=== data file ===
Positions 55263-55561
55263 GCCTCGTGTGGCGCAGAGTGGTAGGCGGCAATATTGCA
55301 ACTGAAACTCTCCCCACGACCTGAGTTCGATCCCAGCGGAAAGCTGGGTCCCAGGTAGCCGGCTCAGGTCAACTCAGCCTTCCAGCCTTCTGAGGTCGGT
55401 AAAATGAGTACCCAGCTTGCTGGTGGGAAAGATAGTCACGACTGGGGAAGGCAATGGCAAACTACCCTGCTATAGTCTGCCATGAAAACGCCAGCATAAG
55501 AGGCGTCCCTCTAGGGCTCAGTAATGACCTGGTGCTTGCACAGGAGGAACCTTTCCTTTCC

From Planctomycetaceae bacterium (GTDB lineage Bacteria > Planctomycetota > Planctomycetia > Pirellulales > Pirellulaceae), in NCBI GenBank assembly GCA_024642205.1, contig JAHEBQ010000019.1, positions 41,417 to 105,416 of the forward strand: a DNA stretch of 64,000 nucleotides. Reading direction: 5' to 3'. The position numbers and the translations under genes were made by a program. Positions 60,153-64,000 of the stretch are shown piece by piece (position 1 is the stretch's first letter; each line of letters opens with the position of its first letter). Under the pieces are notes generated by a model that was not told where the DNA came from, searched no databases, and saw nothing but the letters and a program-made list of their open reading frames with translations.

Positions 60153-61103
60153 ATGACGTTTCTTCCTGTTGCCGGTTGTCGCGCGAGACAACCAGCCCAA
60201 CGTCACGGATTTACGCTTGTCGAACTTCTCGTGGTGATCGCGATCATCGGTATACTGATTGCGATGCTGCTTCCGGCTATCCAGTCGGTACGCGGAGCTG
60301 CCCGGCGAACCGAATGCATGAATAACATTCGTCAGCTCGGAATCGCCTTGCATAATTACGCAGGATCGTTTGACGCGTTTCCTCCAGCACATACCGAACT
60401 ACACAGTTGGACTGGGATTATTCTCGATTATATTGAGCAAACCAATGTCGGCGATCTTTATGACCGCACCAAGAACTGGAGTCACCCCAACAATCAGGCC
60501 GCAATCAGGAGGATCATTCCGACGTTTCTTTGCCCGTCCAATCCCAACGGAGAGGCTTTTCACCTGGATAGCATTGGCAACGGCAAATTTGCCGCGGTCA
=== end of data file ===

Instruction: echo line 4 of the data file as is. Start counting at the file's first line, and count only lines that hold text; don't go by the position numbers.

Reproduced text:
55401 AAAATGAGTACCCAGCTTGCTGGTGGGAAAGATAGTCACGACTGGGGAAGGCAATGGCAAACTACCCTGCTATAGTCTGCCATGAAAACGCCAGCATAAG